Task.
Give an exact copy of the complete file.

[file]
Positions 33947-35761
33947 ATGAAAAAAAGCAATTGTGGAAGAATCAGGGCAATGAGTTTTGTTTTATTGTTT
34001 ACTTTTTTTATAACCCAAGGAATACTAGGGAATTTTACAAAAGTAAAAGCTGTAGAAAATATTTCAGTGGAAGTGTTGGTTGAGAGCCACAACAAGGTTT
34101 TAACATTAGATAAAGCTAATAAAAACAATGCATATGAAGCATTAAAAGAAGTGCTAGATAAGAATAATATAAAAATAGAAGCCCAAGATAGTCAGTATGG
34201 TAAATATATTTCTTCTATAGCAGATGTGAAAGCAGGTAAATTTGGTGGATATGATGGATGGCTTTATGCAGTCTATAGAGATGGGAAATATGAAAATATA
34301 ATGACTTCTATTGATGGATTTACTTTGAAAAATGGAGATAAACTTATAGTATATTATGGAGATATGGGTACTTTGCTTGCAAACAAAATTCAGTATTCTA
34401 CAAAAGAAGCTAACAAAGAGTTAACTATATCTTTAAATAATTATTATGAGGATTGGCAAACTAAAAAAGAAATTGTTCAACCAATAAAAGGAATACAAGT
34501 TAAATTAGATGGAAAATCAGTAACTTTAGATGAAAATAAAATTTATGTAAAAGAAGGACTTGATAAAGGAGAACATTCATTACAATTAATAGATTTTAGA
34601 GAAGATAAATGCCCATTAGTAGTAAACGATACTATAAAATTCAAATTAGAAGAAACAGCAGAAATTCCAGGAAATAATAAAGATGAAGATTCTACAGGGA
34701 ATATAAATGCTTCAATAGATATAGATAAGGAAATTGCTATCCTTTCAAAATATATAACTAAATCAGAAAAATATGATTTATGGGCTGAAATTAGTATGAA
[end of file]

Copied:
Positions 33947-35761
33947 ATGAAAAAAAGCAATTGTGGAAGAATCAGGGCAATGAGTTTTGTTTTATTGTTT
34001 ACTTTTTTTATAACCCAAGGAATACTAGGGAATTTTACAAAAGTAAAAGCTGTAGAAAATATTTCAGTGGAAGTGTTGGTTGAGAGCCACAACAAGGTTT
34101 TAACATTAGATAAAGCTAATAAAAACAATGCATATGAAGCATTAAAAGAAGTGCTAGATAAGAATAATATAAAAATAGAAGCCCAAGATAGTCAGTATGG
34201 TAAATATATTTCTTCTATAGCAGATGTGAAAGCAGGTAAATTTGGTGGATATGATGGATGGCTTTATGCAGTCTATAGAGATGGGAAATATGAAAATATA
34301 ATGACTTCTATTGATGGATTTACTTTGAAAAATGGAGATAAACTTATAGTATATTATGGAGATATGGGTACTTTGCTTGCAAACAAAATTCAGTATTCTA
34401 CAAAAGAAGCTAACAAAGAGTTAACTATATCTTTAAATAATTATTATGAGGATTGGCAAACTAAAAAAGAAATTGTTCAACCAATAAAAGGAATACAAGT
34501 TAAATTAGATGGAAAATCAGTAACTTTAGATGAAAATAAAATTTATGTAAAAGAAGGACTTGATAAAGGAGAACATTCATTACAATTAATAGATTTTAGA
34601 GAAGATAAATGCCCATTAGTAGTAAACGATACTATAAAATTCAAATTAGAAGAAACAGCAGAAATTCCAGGAAATAATAAAGATGAAGATTCTACAGGGA
34701 ATATAAATGCTTCAATAGATATAGATAAGGAAATTGCTATCCTTTCAAAATATATAACTAAATCAGAAAAATATGATTTATGGGCTGAAATTAGTATGAA